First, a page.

I hope everyone enjoyed the long weekend and was able to take some time to pause and reflect. I saw a lot of family, so that was nice. Another plus is that it’s Tuesday, so one day closer to the weekend.
I usually try to have some economic tie-in to that first paragraph, but I’ve got nothing. Let’s just jump into the headlines and get this week started right.
Existing Home Sales
Existing home sales came in down 0.4% on the month of April and have fallen 4.4% on the year after coming in at 5.19 million on a seasonally-adjusted annualized basis. The small piece of good news here is that the sales decline is slower than the 5.4% drop shown in March. Three-month averages also point in a positive direction for this particular measurement.
Single-family home sales were down 1.1% on the month to a rate of 4.620 million, but the three-month average is 4.733 million, which is considerably better. Condo sales were up 5.6% to 570,000.
Supply in the existing home market was up 9.6% in April to 1.83 million as sales season picked up at the start of spring. On the current sales pace, there’s enough supply in the market to feed sales for the next 4.2 months, up from 3.8 months in March. Prices were up 2.9% in April and have now risen 3.6% on the year.
Regionally, sales of existing homes were up 1.8% to a rate of 1.11 million in the West, but they’re still down 5.9% yearly. On a less positive note, sales in the South were down 0.4% to an annual rate of 2.27 million, down 1.7% on the year.
MBA Mortgage Applications
Mortgage applications were up 2.4% overall, helped by a decrease of seven basis points in the average mortgage rate on a 30-year conventional fixed loan to 4.33%. An 8% increase in refinance applications offset a 2% downturn in weekly purchase applications.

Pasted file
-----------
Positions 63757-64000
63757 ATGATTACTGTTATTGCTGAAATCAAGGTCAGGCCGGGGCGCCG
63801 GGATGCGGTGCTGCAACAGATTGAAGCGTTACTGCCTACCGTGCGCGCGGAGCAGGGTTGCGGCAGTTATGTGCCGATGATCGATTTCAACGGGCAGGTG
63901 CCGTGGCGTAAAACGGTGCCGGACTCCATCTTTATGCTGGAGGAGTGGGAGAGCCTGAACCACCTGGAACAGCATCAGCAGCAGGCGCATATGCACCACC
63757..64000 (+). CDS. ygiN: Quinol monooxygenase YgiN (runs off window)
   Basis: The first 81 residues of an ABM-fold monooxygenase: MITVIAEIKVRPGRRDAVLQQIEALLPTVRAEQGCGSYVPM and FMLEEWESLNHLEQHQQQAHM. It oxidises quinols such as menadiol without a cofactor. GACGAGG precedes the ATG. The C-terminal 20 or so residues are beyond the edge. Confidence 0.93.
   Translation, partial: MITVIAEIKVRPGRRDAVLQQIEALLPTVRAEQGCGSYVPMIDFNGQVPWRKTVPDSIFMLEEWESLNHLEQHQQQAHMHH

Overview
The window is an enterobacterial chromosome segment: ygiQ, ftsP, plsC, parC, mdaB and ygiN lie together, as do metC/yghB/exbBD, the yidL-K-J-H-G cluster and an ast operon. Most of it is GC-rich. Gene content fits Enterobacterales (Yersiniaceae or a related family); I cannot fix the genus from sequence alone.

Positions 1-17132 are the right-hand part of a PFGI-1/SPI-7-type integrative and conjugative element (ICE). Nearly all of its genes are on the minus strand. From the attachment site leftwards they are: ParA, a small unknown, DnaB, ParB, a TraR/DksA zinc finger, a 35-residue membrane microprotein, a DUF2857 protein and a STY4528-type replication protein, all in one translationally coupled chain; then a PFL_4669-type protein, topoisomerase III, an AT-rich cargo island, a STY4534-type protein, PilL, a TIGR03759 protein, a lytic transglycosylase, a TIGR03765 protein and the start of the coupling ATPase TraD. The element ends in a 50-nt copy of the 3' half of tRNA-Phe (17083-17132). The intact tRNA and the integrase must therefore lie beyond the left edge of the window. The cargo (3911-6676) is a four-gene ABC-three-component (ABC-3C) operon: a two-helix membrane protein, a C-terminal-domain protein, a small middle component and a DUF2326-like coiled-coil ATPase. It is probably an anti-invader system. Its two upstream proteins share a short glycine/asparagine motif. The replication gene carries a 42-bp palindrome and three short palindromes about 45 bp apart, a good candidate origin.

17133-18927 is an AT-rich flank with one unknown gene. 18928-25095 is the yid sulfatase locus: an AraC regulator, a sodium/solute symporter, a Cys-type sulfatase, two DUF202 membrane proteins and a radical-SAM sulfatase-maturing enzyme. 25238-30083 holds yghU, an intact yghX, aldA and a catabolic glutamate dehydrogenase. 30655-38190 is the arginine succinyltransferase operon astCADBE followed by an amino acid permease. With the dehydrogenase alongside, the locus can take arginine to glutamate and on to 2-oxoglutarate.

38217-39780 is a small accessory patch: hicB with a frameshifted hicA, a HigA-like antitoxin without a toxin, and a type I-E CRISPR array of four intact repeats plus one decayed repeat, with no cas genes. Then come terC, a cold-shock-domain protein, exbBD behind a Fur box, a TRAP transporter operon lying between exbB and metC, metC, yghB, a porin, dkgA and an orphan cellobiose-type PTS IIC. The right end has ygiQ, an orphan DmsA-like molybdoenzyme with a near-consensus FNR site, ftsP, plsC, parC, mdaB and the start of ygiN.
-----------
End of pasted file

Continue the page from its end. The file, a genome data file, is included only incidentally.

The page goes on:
Initial jobless claims were down ever so slightly, falling 1,000 to 211,000 last week. The four-week average was down 4,750 to come in at 220,250.
Continuing claims did see an increase of 12,000 to settle at 1.676 million. This pushed the four-week average up 5,500 to come in at about 1.674 million.
New Home Sales
New home sales were down 6.9% in April to come in at 673,000. However, this was offset by the fact that there were 39,000 sales added in recalculations for February and March. When looking at the three-month average, the numbers were up 2.4% from March.
Prices of new homes saw quite a jump, up 11.9% in April to 342,200. The spike helped push the median price up 8.8% on the year. Supply was down 0.9% in April to come in at 332,000 units. However, given the current sales pace, supply actually rose to 5.9 months versus 5.6 months in March. Sales are up 7% on the year.